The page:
Study Links Wellness and Work/Life Programs to Creativity

By Stephen Miller March 1, 2010

Organizations that promote employee health and well-being, for example through initiatives that support wellness and work/life balance, are 3.5 times more likely than others to encourage creativity and innovation, according to new research.

“We now have persuasive evidence linking health and well-being to greater employee engagement, organizational productivity, talent retention and—of utmost importance in today’s post-recession economy—creativity and innovation,” said Deborah Schroeder-Saulnier, senior vice president for global solutions at talent consultancy Right Management.

The firm surveyed 28,810 employees across 10 industries in 15 countries in late 2009. Participants were asked to self-report on attitudes, performance and conditions directly related to the effectiveness of their organization. A key finding: 72 percent of those who rated their organization highly for actively promoting health and well-being (including work/life balance) also rated it highly for encouraging creativity and innovation. Among those who did not rate their organization’s health and well-being efforts highly, only 2 percent took a favorable view of their organization’s encouragement of creativity and innovation.

Positive Attitudes

A top goal of promoting well-being at work, Schroeder-Saulnier said, is to foster employee attitudes such as:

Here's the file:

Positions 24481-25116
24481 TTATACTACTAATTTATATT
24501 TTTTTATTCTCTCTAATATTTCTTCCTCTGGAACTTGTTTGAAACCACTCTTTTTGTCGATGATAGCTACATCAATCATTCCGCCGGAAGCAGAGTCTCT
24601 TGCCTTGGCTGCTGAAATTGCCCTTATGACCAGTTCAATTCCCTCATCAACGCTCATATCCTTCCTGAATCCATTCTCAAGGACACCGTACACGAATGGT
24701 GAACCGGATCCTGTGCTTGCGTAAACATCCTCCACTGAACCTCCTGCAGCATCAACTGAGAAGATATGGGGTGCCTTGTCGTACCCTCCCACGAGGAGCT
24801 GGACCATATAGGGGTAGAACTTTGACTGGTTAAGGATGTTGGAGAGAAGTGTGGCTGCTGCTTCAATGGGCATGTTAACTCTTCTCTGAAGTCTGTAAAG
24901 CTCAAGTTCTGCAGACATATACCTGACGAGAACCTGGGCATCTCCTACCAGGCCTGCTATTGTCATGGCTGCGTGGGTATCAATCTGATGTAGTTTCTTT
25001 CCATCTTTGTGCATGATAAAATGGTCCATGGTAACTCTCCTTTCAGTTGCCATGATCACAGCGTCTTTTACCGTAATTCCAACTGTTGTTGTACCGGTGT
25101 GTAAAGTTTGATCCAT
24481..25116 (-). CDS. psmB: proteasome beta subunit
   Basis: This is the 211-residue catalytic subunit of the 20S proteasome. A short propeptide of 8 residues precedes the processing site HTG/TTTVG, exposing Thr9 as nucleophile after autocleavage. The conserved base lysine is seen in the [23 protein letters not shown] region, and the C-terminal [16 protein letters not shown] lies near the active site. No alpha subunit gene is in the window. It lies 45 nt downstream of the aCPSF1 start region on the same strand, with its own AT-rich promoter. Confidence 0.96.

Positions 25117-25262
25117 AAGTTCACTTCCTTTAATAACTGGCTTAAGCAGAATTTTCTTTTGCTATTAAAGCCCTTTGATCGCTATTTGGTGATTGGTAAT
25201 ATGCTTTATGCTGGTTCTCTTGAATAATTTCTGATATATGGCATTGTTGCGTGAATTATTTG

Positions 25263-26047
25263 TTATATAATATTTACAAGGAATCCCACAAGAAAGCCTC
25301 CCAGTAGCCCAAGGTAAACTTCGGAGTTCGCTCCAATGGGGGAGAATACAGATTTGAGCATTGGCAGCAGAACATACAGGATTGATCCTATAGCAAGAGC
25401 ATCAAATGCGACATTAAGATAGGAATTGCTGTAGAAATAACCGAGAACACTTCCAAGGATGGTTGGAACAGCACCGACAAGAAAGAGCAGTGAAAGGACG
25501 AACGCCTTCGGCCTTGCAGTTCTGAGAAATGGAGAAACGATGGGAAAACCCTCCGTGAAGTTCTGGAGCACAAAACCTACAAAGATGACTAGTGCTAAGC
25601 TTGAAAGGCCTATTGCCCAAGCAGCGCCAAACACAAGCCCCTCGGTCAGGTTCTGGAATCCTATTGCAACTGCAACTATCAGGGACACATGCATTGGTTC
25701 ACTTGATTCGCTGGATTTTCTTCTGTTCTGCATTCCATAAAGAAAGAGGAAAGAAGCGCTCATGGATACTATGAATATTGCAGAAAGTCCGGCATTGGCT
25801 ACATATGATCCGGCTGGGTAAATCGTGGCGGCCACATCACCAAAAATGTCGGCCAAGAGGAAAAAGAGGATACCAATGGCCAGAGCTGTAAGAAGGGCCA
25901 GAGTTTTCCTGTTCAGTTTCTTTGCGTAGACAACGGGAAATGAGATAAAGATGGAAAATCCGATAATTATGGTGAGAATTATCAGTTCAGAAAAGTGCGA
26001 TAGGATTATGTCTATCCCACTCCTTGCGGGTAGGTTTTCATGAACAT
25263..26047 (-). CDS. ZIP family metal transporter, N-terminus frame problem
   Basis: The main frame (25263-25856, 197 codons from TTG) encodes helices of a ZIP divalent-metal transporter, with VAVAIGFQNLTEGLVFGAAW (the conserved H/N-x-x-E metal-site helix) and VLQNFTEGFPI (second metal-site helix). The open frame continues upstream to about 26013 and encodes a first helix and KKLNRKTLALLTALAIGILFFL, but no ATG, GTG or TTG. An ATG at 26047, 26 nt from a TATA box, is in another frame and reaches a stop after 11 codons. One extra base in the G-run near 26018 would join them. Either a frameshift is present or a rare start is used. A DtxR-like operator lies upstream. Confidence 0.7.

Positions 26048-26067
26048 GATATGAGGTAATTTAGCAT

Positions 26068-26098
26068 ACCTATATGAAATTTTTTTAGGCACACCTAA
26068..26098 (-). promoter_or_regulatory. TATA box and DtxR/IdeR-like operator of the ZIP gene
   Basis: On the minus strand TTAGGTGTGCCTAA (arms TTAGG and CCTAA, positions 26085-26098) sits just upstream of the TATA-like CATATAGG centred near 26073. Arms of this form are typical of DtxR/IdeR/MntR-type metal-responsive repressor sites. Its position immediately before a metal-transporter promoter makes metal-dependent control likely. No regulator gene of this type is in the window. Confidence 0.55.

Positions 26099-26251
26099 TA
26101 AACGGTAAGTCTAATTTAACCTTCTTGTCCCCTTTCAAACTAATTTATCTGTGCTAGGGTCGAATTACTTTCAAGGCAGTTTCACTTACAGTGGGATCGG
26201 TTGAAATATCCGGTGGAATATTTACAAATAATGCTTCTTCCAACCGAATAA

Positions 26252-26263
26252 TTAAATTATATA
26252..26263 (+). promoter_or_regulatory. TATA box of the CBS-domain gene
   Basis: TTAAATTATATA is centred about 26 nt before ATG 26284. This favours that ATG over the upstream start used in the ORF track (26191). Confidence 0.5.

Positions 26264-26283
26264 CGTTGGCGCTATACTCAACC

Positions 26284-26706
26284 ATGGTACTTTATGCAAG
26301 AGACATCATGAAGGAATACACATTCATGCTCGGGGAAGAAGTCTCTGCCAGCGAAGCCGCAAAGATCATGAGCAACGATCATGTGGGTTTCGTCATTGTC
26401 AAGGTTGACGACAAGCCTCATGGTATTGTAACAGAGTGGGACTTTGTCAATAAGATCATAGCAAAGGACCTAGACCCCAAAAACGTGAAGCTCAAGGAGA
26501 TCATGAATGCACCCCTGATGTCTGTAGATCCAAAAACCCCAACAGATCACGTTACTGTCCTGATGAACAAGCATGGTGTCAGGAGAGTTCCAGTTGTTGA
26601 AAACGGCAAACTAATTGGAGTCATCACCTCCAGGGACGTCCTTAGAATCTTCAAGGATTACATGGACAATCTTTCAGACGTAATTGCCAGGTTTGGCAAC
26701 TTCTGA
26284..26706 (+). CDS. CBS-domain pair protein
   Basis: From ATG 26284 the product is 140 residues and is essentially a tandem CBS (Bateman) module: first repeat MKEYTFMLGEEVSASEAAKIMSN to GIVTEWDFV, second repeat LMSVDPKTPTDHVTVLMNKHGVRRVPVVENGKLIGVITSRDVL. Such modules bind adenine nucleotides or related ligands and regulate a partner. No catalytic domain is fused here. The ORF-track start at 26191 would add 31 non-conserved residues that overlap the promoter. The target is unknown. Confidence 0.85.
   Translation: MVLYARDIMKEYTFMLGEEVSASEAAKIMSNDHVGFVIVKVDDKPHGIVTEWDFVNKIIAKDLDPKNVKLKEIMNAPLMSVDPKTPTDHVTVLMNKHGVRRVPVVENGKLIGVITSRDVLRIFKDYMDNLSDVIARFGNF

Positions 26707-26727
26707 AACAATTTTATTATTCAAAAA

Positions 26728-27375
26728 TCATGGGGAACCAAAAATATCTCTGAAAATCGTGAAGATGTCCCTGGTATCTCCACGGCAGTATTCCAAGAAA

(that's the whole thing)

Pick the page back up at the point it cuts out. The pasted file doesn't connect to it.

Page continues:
• “I work in a safe and healthy environment.”
  • “My organization allows me to maintain a reasonable balance between my family and work life.”
  • “You can balance work and personal interests at my organization and still progress.”
  • “I have an appropriate workload.”
  • “The amount of pressure I experience in my role is reasonable.”

Policies and programs that support these attitudes can raise the level of employee engagement, leading to a more creative workplace, said Schroeder-Saulnier. “Leaders and human resource professionals would do well to implement initiatives that focus more precisely on yielding results that drive individual behaviors essential to improving the effectiveness of the entire organization,” she advised.

Stephen Milleris an online editor/manager for SHRM.

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